Arch Hellen Med, 37(2), March-April 2020, 200-208
Quality of life in patients with peripheral arterial disease
T. Papas,1 D. Maras,1 P. Galanis,2 M. Kantzanou3
OBJECTIVE To assess the quality of life in patients with peripheral arterial disease and investigate its relationship with demographic and clinical characteristics.
METHOD A cross-sectional study was conducted in a public general hospital in Athens. The study population included 124 patients with chronic peripheral arterial disease of the lower extremities. Quality of life was measured with the SF-36 questionnaire. Data collection was performed from January to June 2019. Elimination of confounders was performed using multivariate regression models. Data analysis was conducted with the Statistical Package for Social Sciences (IBM SPSS), version 21.0 and the level of significance was set at 0.05.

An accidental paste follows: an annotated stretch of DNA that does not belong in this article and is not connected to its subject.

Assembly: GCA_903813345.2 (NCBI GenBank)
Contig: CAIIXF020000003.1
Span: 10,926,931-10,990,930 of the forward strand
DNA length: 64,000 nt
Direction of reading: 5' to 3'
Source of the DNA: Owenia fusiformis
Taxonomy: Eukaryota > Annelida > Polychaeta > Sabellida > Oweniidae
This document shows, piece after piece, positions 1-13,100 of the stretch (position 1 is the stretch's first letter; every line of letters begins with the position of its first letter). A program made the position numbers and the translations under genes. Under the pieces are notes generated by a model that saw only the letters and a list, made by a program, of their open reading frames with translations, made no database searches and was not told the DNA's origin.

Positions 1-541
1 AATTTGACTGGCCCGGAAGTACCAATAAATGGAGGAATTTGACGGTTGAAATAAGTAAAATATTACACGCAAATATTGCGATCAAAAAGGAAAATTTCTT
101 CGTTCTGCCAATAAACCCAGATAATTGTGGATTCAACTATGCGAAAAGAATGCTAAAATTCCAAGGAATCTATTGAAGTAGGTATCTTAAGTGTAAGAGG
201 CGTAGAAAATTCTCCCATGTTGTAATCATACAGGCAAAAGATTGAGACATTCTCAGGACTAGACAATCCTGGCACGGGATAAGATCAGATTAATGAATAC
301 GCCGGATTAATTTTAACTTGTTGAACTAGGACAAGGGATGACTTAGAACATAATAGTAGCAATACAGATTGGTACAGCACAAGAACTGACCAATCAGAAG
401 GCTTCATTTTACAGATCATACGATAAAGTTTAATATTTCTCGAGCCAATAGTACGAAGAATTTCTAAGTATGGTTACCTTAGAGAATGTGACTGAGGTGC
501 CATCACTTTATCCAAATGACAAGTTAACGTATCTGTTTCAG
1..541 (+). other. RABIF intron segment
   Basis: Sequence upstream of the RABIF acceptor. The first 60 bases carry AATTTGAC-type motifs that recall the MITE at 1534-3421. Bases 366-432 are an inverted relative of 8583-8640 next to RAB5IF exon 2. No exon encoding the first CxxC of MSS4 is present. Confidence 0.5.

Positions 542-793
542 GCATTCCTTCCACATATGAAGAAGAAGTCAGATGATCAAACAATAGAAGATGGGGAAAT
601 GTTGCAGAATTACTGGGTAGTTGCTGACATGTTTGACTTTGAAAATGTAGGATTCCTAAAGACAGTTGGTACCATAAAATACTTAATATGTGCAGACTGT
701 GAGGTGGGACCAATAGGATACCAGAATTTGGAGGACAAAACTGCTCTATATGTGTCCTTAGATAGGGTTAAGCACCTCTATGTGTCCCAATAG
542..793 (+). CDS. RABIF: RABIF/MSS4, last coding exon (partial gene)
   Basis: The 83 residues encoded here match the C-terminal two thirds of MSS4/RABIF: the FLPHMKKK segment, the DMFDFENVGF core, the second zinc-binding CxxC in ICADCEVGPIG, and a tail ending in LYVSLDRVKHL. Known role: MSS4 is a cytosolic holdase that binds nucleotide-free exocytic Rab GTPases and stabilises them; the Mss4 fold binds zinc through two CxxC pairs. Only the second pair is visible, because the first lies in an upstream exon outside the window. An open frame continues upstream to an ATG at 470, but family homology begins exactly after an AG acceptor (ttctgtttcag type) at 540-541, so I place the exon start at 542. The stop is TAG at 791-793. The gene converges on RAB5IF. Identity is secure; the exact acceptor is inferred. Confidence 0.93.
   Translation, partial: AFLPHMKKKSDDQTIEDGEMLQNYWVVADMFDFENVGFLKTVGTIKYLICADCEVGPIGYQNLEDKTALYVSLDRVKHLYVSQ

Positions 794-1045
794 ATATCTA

RESULTS The quality of life in patients with peripheral arterial disease was significantly lower than that of the general population in Greece. Less severe clinical condition of the patients was associated with a higher level of physical functioning and physical role, less physical pain, better general health, and higher SF-36 scores for vitality, emotional role, social functioning and mental and physical health. A higher educational level was related with a higher level of physical functioning, less physical pain and better general and physical health.
CONCLUSIONS Peripheral arterial disease of lower extremities is associated with a significant reduction in the quality of life of patients and a decrease in the level of their mental and physical health. Assessment of the quality of life of the patients and the objective criteria of the disease could help physicians to make better clinical decisions, which could result in improvement of the outcome.
Key words: Carotid artery disease, Peripheral arterial disease, Quality of life, SF-36.